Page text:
• dooper67dooper67 Posts: 22
    4 months ago during routine service, my Toyota dealer found the control arms/bushings to be separated. That was about $400 parts and $1000 labor. Today, a front spring broke, bending the control arms, and destroying a tire. Luckily, this was at slow speed and my wife could pull over safely. Would have been a different story on the expressway at 65 mph. This will be another $2400. So, these 2 repairs are almost 50% of the car's value. I didn't see this issue raised in any other forum discussions. Any thoughts on this issue? Does this sound like just bad luck, or possibly a faulty repair the first time? Should I go ahead with the repair and keep the car, or trade it in. BTW, our dealer has a very good reputation. Thanks.
  • steine13steine13 Posts: 2,409
    edited April 2013
    On a 2004, I had not heard anything of the sort ... We had the rubber bushing (insert?) on our 2003 separate as well, when the car was relatively new and barely out of warranty.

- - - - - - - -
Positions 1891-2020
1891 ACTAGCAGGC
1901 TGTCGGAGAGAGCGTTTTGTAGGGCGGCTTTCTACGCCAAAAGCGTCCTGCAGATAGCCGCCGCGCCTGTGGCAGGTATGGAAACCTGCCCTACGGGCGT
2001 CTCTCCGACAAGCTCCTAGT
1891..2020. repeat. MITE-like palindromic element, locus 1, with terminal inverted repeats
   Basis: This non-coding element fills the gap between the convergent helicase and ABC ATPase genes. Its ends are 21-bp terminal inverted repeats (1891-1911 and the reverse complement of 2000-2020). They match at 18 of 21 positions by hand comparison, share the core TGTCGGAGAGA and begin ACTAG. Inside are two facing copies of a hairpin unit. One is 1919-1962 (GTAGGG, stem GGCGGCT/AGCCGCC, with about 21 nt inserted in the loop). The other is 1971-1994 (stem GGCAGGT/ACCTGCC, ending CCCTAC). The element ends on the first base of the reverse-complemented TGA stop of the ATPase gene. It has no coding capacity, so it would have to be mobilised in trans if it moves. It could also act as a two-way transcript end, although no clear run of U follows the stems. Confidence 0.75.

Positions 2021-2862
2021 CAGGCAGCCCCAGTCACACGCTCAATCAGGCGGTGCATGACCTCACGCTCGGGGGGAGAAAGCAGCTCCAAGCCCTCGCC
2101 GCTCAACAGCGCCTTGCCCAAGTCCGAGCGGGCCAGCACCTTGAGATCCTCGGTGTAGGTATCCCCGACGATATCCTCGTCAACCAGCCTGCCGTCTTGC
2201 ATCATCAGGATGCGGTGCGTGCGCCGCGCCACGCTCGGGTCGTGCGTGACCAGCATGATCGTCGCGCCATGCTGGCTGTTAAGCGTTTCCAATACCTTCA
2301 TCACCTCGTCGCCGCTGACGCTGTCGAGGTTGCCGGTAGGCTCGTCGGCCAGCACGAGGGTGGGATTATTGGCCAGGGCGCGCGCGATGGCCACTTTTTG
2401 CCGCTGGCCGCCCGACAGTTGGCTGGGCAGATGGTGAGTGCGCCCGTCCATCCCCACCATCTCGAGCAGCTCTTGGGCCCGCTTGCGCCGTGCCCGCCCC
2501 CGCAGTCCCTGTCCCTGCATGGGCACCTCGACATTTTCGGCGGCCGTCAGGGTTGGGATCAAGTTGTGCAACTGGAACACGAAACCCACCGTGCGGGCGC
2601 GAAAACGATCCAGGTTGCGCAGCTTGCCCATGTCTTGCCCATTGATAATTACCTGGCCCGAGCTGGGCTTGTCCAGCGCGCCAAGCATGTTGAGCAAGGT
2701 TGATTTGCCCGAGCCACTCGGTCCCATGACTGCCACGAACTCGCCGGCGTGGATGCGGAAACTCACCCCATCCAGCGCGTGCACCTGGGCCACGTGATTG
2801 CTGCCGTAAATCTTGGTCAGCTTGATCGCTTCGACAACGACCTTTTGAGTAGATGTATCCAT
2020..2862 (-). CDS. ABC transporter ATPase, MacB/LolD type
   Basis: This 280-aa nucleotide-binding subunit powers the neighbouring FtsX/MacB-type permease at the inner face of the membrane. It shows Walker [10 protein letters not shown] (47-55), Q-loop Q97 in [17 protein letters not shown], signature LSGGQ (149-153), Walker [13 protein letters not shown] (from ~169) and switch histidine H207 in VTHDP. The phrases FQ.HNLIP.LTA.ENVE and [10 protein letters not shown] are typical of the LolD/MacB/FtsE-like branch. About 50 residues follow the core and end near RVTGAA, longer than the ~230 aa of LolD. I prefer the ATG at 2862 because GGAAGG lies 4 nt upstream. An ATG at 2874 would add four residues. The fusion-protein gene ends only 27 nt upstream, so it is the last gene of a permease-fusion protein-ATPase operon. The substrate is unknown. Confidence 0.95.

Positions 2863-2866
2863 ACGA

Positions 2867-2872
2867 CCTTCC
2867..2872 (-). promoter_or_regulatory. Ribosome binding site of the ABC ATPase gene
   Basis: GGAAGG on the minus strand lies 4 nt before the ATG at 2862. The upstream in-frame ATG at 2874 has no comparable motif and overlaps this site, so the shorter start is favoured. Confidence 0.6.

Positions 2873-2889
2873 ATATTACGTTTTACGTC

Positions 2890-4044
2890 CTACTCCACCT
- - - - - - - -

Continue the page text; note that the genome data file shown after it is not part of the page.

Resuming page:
Since I never went to the dealer for anything after the purchase, I didn't even try to get a warranty claim honored. I think it was a bad batch of control arms in 2003 -- consumer report's ratings show a black spot for that category for that year only. It would not be unthinkable that the part hasn't really changed for the redesign and the 'badness' carried into the next model year.

    The replacement part has been fine; i kept the originals to see if they can be rebuilt... they can... but you need to buy the part for the Avalon... I read that year's ago, can't give you a source.

    As far as the spring breaking: That should never happen, but I don't see how they could have caused it during the repair. Either way, you couldn't prove it.

    With a car that old -- any car, really -- you need to find a good independent mechanic to handle stuff for you. Develop a good relationship and some trust, and it'll work out for both of you.

    Cheers -Mathias